Commonly, such arrangements are also entered into on a more personal level. That is, a valhakar of a lesser clan (acting in the interests of his own clan of course) will give his personal word to the valhakar of a greatclan, pledging aid, tribute, or in some cases even loyalty that approaches the level of that given to close family. While this last is rare, it often occurs where the valhakars in question are good friends, comrades at arms, related by blood or marriage, or all of the above. It is important to note however, that the death or removal from power of the head of either clan negates any such personal promise. The successor of a clan paying tribute to a greater family is not obligated to continue to do so. Similarly, the successor of a greatclan is not necessarily guaranteed the continuing tribute of the lesser clans that paid such aids to his predecessor. In practical terms, however, tradition and political expediency ensure that such arrangements are semi-permanent.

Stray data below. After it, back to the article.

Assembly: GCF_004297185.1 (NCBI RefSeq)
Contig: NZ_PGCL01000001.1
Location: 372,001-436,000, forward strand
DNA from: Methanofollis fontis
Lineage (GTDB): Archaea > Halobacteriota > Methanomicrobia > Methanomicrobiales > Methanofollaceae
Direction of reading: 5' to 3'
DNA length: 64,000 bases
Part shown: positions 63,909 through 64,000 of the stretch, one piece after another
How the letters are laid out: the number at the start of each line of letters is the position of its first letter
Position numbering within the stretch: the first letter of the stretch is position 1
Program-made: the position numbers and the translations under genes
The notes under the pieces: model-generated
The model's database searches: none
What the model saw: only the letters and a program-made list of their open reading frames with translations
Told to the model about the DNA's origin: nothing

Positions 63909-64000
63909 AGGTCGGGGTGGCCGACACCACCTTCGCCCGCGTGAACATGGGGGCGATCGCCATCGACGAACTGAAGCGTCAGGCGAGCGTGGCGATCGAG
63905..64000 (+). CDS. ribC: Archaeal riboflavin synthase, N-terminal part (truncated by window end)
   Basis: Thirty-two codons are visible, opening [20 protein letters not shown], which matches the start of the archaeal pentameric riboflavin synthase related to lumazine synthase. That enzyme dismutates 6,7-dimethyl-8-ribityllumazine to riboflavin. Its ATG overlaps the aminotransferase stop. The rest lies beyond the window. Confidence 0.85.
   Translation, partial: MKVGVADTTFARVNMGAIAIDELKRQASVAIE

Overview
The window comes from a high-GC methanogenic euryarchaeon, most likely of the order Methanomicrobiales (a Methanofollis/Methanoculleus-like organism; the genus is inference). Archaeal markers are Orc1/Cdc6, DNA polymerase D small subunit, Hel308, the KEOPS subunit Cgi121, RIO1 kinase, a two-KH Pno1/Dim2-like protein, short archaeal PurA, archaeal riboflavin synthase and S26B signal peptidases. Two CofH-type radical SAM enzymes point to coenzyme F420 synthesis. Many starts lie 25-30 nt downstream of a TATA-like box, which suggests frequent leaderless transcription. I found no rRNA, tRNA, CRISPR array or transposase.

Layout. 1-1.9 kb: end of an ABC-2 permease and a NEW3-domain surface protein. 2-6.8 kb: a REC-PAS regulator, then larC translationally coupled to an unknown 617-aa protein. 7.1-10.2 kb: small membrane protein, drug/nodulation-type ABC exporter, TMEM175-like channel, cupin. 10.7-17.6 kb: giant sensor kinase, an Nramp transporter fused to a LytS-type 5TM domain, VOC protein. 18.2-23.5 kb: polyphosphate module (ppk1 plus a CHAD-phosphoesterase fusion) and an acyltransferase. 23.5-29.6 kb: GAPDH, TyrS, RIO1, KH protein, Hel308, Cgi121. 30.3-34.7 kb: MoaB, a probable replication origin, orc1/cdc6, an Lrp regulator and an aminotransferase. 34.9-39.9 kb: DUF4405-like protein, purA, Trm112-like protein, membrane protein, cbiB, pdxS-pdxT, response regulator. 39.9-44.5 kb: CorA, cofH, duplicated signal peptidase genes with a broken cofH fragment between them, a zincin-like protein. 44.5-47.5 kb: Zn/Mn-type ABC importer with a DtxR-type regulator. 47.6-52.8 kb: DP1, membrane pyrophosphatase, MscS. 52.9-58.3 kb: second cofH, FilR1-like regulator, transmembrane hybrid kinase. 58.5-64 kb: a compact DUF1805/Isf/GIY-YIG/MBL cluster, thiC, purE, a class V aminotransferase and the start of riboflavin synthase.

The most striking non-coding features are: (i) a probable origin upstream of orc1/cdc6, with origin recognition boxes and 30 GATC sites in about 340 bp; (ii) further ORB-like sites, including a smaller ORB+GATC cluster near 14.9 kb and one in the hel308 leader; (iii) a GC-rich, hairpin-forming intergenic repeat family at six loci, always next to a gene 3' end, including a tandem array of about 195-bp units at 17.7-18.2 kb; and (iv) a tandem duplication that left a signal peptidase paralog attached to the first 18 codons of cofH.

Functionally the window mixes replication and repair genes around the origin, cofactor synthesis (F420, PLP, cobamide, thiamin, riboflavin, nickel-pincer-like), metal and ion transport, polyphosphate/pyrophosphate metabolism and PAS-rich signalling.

This ambiguity in tributory relationships does, however, make politics somewhat interesting. Many ignorant foreigners have observed that Ivinians conduct a fair amount of political back-stabbing for a people so concerned with honor. What such observers fail to realize, however, is that the concept of "feudal obligation" is unparalleled in the teachings of the Ljarl. There is no precedent for it in the code that most Ivinians follow, and as such, while tributory status may resemble a liege-vassal relationship in many respects, it is not.